Christina and I both spent a long time living in West Virginia and the state remains in our thoughts and hearts even as we have moved away. The state has fallen on hard times but I’m grateful to know that a person like Mallory Markowitz is working very hard to turn the tide in her own community. She’s making quite an impact in New Manchester, up in the Northern Panhandle region, with a project called Fruit N’ Holler. Based on the coverage she’s getting, people are noticing, including us. To learn more about what’s going on with Fruit N’ Holler, I wanted to interview Mallory and learn more about her work, why she’s doing this, and what she has planned for the future of this inspirational endeavor in Appalachia.
Mallory Markowitz of Fruit N’ Holler in West Virginia
What is Fruit N’ Holler and why did you start it?
I started Fruit n’ Holler because I want to help people. I’ve always had a calling for humanitarian work, and I am in a position where I couldn’t “uproot” and help abroad, which made me think about who needs help here and what could be done about it at home. I’ve always had a green thumb, and for me, being outside, surrounded by beauty is therapy and I wanted to give that to my community. The region where I live (and much of Appalachia) is poor in both economy and spirit.
The viral photograph depicting a heroin overdose with the frightened little boy in the backseat is 5 minutes from my home. I firmly believe that a large part of my area’s struggle with poverty and drug abuse is due to a disconnect with our identity as Appalachian people. By “identity,” I mean a lifestyle that was built on a lifestyle that’s rich in living off the land and gifted in craftsmanship and the arts. The name Fruit n’ Holler is a pun on the term “hoot n’ holler,” which is Appalachian slang for “calling out,” or “causing a ruckus,” which is exactly what I intend to do. Fruit n’ Holler is calling out, causing a ruckus for social change. It’s time to rediscover our roots.
Are there any similar initiatives like this in your area/elsewhere that inspired you?
There has been a resurgence in organic farming and community garden “communities,” which are designed to show people how to be self-sustaining, economic, and therapeutic. That absolutely inspires me, and that’s where my mind originally started, but I took it a step further in designing Fruit n’ Holler to be specifically Appalachian in aesthetics. By that, I mean a place for wildflowers, medicinal plants, native fruits and select vegetation, and CRAFTS! In the process, I’ve discovered that artisanship and skilled crafters are inhibited by lack of a user-friendly platform, so it’s become a safe place for that along the way.
What have been your toughest challenges to overcome in getting started?
My toughest challenge so far has been finding help! I am one person with 4.07 acres of rough landscape that needs constant attention and preparation, and finding consistent manpower has been difficult. Also, funding is hard to come by. I have used most of my own finances and I’m happy to do it. However, getting donations and lobbying my cause will be my next big challenge (I’m not a pro at either of those things). Also, most things are trial and error when you’re working with the land. What grows good here today might have squash bugs out the ears tomorrow! While frustrating, it’s a necessary part of a learning curve.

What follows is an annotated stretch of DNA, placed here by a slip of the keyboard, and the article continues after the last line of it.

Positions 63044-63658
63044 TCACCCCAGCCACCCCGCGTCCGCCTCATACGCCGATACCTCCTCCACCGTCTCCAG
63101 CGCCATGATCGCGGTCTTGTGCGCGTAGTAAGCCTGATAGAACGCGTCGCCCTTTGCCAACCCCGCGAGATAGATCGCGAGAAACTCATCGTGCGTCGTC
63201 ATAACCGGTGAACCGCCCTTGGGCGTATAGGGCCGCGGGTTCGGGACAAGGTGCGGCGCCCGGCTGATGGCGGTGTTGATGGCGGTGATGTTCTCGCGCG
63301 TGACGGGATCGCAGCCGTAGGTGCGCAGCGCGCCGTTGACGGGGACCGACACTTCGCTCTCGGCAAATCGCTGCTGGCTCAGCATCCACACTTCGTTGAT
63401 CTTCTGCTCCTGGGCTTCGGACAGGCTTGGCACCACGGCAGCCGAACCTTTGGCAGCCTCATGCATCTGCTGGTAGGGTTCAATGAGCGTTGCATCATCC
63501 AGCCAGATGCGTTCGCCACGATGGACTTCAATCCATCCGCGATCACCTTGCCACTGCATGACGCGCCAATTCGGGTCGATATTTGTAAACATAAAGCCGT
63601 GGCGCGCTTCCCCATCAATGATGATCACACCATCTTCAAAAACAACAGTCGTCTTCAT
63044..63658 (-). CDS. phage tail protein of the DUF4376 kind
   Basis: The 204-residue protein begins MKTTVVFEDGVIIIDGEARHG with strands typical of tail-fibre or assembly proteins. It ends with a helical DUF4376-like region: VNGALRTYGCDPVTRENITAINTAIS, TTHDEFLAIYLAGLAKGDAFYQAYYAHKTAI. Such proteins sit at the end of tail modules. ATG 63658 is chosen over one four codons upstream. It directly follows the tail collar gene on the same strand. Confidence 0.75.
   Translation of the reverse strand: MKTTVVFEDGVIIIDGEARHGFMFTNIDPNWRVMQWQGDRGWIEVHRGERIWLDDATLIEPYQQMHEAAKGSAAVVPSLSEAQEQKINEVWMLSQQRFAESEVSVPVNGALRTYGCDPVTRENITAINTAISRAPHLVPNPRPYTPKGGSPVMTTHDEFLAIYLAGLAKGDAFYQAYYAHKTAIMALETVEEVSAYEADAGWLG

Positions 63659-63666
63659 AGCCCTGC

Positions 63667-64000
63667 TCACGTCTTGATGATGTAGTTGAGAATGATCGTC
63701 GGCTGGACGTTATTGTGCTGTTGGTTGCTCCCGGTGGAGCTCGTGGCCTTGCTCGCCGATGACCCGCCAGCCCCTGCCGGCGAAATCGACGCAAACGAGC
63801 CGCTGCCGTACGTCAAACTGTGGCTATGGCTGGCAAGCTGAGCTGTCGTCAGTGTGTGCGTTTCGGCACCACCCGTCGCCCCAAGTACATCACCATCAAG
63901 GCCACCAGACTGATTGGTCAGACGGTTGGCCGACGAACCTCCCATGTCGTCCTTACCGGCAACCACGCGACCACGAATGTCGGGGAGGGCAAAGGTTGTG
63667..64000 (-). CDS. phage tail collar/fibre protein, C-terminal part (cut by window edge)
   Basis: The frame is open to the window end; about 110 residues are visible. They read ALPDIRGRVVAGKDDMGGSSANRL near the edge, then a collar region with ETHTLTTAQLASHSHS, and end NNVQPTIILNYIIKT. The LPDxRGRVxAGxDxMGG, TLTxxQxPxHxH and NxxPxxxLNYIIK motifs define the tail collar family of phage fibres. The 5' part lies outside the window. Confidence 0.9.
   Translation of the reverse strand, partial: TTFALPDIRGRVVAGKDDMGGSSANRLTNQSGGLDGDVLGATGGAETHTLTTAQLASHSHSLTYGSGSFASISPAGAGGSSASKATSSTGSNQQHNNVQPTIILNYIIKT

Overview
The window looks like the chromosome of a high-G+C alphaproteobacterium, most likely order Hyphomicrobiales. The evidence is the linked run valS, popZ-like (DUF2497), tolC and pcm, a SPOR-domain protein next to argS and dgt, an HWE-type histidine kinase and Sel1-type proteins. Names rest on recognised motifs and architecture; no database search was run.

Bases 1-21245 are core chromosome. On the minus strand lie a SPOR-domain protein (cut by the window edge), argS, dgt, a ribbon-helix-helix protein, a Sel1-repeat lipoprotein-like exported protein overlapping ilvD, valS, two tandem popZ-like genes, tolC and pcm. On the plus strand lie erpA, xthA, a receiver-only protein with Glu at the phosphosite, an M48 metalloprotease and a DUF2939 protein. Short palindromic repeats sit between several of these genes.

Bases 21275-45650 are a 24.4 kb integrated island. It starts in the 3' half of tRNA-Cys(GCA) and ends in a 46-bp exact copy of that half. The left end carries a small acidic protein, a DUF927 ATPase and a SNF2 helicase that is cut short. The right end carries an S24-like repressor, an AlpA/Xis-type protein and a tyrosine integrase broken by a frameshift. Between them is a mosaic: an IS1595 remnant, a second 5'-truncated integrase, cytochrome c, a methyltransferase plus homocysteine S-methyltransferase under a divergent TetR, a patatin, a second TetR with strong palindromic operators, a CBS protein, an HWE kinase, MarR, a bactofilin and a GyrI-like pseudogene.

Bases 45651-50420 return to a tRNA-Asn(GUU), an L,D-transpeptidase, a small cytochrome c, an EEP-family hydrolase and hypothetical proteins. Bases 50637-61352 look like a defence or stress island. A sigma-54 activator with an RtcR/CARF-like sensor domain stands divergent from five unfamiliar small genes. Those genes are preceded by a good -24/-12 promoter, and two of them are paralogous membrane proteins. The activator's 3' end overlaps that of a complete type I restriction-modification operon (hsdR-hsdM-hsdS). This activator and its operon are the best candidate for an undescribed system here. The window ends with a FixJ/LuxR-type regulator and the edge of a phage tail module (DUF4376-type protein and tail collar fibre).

Future Plans and Goals
Where do you see this going or leading to in the future?
My hope is for Fruit n‘ Holler to become a regional outreach program. By next year, we will be having biweekly vendor shows and farmer’s markets, which makes a small income while providing one for our local growers and businesses. I will be hosting classes on canning, essential oil and medicinal extractions from herbs and flowers, and even classes touching on wilderness survival. In addition to those things, we will have an Opiate’s Anonymous meeting group, lead meditation sessions, yoga, and a safe space for philosophical gatherings (a place for intelligent minds to meet up and talk about global and regional issues, books, ideas, all that fun stuff). There is so much BEAUTY and honesty in Appalachia, and I want people to see that and benefit from it.
Any advice you’d like to give to someone wanting to do what you’re doing?
My advice is to lead with your heart. You will change your mind time and time again, but your heart will keep you where you need to be and show you where to go.
Our Thoughts and Yours, Too!
I can’t stop reading Mallory’s answers to my questions. They’re just so honest, heartwarming, and make me think that we should all be giving back to our communities. If you’d like to follow Mallory’s progress with Fruit n’ Holler, her Facebook Page is the best way to start.
Do you have anything like Fruit n’ Holler in your area? Have you started something like this? What do you think of the work that Mallory is doing? We’d love to read about it in the comments section below:)